From "Lucky Chow"


Find out more about the Lucky Chow series here!


About Lucky Chow Season 1 screening at CAAMFest San Jose (2015):

SUN SEPT 20 | 11:30AM | JAMsj


LUCKY CHOW, a six-part PBS series, follows LUCKYRICE culinary festival founder Danielle Chang as she travels across America, exploring the Asian food landscape. Each episode examines a different food theme and features many of the country’s most renowned chefs and culinary stars.

The series begins with the ramen craze that has swept the country and features New Yorker-turned-Japanese ramen chef Ivan Orkin, of the acclaimed Sun Noodles, and ends with Berkeley, CA-based Ramen Shop. In another episode, the two titans of Northern Thai cuisine, Andy Ricker of Pok Pok Thai and Saipin Chutima of the much loved Lotus of Siam, join forces to create their collective version of northern laab, a spicy, tasty drinking delicacy in Chiang Mai. Through the lens of Asian food and drink, LUCKY CHOW explores how Asian culture has impacted our understanding of food and food culture.

Don’t worry, we won’t leave you hanging. Japanese food truck, Kushi Yaki Kuishinbo, will be on-site to satisfy those post-screening cravings. 

Episodes include:

“Ramen Mania”

Ivan Orkin, the renegade New Yorker-turned-Japanese-ramen-chef, discusses ramen culture in New York versus Tokyo. Chef Nakamura from Sun Noodles explains what makes a great bowl of ramen. Later, seafood purveyor-turned-ramen-chef Yuji Haraguchi creates a New York deli-style version of his broth-less ramen dish, mazemen, using sustainable and typically discarded seafood from a nearby supermarket. The episode ends in Berkeley, Calif. with a tour of the local greenmarket from three former Chez Panisse chefs. After traveling to Japan, they opened a restaurant in the U.S. that serves ramen dishes with their local and personal spin.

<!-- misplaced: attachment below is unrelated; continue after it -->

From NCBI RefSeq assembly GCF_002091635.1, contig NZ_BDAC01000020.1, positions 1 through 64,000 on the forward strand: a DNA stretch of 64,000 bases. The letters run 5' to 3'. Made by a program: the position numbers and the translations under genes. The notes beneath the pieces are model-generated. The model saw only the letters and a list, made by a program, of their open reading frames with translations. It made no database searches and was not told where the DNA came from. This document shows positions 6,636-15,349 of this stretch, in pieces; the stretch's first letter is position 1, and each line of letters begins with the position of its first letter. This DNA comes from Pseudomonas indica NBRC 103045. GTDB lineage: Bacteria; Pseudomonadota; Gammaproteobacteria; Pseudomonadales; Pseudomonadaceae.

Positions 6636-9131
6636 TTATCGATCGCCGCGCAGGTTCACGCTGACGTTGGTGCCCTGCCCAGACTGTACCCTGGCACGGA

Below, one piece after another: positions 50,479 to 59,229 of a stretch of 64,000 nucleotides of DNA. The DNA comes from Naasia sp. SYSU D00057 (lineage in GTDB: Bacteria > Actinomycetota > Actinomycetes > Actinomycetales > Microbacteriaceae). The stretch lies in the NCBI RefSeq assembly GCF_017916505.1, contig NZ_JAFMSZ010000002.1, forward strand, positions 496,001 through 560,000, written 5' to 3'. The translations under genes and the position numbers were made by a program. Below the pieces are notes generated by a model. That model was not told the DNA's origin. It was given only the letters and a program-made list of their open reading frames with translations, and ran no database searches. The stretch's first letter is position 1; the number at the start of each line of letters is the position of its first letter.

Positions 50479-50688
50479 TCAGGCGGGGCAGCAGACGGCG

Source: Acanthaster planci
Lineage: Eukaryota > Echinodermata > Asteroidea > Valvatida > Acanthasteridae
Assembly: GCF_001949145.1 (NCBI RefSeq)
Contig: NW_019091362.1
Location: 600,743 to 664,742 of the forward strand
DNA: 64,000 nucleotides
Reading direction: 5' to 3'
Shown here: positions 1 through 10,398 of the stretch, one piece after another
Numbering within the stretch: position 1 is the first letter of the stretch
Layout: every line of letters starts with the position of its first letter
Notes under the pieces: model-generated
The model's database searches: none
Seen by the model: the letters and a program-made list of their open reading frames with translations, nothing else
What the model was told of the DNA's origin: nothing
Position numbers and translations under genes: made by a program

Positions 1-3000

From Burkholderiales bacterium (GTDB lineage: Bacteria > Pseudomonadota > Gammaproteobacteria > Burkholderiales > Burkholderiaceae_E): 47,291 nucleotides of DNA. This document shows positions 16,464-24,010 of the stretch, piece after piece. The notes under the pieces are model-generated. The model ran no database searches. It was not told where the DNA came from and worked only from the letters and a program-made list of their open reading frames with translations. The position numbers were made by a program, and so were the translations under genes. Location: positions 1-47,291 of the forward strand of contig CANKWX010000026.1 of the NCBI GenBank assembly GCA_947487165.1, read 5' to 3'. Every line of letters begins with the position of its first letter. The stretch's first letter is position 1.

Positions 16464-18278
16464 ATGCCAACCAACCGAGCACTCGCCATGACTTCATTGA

“Bay Area’s Pacific Rim Cuisine”

Silicon Valley, where “peach” orchards ran abundant just a generation ago and now dominated by “Apple” (Computers), is also home to the world headquarters for Google. Olivia Wu talks about home-style “Jia,” one of the most popular “on campus” restaurants at Google. Behind the scenes with Baadal, Google’s first “sit-down” restaurant, is an assembly line churning out 2,000 servings of Indian fried rice on “Biryani Fridays.” Epitomizing the ethos of Bay Area food culture, two retired Japanese semiconductor executives, who constructed an indoor, vertical farm called Ecopia, seek to redefine farming culture in the midst of global warming. Lastly, Hodo Soy Beanery brings tofu products into the mainstream just as Asian food products and palates have gone mainstream.

— Ashlyn Perri

Co-presented by: Contemporary Asian Theater Scene (CATS)

Executive Producer: Danielle Chang, Bruce Seidel, Donald Young Producer: Bruce Seidel, Donald Young Cinematographer: Michael Pessah, Marshall Rose Sound: Tad Chamberlain